In final of the above analysis, considering the high number of projects awarded but not yet realized, despite the continuous interest in the acquisition and transfer (A&M), the current situation shows all the complexity in this direction. The factors are different, where the legal procedure in the transfer rights first requires the consent of the public authorities, in the same form given for their approval. Furthermore, a problem is the reliability of the projects, if considers that a good one is sold by itself. In addition, it cost more in financial terms, as well as time and energy, because it necessitate the redo the evaluation along the entire chain. Then, finally, the general problem lies in the developers’ approach, as far they are way to what is request form whom is offered to manage renewable resources.
For more on above please find the related slides on Albania hydroelectric sector towards large and sustainable developments, kept by Dr Lorenc Gordani, at 2th Edition Summit “Hydropower Balkans 2018” organised by Vostock Capital, among 6-8 November 2018, at the Splendid Conference & SPA Resort, Budva, Montenegro.
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Thanks to the future-oriented technologies the energy landscape and the urban areas are changing. The traditional solutions are being replaced with cost-effective and sustainable alternatives for energy production, distribution, storage and saving; cities are transformed, linked and digitized.
EE & RES and Smart Cities (16-18 April, Sofia, Bulgaria) is an annual exhibition and conference for energy efficiency, renewables, intelligent buildings, ICT, transport, public services organized by Via Expo.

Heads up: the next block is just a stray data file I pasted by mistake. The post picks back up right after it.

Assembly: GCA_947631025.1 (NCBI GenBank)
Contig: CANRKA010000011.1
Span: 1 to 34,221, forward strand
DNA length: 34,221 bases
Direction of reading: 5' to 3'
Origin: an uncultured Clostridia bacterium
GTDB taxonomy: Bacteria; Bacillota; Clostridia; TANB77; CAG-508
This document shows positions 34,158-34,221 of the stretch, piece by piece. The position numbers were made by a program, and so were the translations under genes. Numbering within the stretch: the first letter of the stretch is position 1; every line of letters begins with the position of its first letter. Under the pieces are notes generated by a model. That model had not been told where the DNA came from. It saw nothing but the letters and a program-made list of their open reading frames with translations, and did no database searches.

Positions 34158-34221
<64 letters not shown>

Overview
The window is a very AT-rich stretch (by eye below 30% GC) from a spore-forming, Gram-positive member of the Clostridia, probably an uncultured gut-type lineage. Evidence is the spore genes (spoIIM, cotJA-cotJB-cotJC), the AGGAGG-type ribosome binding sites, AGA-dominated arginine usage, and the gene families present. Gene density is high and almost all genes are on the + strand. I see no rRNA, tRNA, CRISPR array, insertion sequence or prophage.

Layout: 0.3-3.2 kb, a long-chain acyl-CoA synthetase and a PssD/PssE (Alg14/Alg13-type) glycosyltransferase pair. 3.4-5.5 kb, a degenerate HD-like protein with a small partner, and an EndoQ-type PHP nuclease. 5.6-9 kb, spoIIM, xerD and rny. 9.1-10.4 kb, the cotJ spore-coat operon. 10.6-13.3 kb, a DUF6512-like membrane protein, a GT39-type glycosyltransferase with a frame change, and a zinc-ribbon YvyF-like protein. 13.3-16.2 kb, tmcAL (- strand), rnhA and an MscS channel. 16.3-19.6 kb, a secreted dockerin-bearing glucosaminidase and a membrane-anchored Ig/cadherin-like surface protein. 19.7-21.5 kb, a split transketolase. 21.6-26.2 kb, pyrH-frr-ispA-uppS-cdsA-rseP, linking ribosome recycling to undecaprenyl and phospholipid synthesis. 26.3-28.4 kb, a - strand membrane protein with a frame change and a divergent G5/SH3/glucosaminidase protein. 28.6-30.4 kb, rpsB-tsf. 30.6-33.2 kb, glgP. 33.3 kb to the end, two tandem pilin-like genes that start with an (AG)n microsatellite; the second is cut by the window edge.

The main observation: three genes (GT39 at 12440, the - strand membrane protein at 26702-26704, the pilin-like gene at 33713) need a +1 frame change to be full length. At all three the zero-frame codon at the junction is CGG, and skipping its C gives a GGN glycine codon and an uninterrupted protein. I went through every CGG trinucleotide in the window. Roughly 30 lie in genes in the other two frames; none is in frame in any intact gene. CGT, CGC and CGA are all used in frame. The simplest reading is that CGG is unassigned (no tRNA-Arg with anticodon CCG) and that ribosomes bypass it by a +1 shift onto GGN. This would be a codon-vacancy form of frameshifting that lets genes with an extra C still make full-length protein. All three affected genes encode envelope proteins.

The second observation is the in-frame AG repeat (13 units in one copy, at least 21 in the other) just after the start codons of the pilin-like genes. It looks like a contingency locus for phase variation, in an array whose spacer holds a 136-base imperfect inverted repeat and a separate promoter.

Running alongside with Save the Planet (waste management), the event is one of the most important B2B initiatives that brings novelties to the market, meets buyers and suppliers. The synergy of the great business environment during the show and numerous promotional services for exhibitors helps them get the maximum value out of the participation and to achieve their marketing goals: to enter a new market and to find local distributors and clients from SEE. Leading companies from Austria, Bulgaria, Germany, Greece, Italy, Poland, Romania and Switzerland have joined EE & RES and Smart Cities. For 10 years in a row an Austrian Pavilion will be realized.
Some highlights of the exhibitors’ presentations
‘In Sofia we will present M7-A03D – it is among the most efficient gas turbine in its power class and has the industry’s lowest level of NOx emissions, at 9 ppm.‘ announces Mr. Cristian Athanasovici, Business Development Manager at Kawasaki Gas Turbine Europe. The company is looking to expand in the South-East European market.
After the great interest on the high efficiency (106%) pellets boiler with condensing technology showcased during the last edition of EE & RES, Herz will draw attention to its latest developments: the first wood chip boiler Herz firematic Condensation 20/35 with condensing technology, Air-to-Air heat pump with inverter technology “commotherm LWi-Split 9-16”.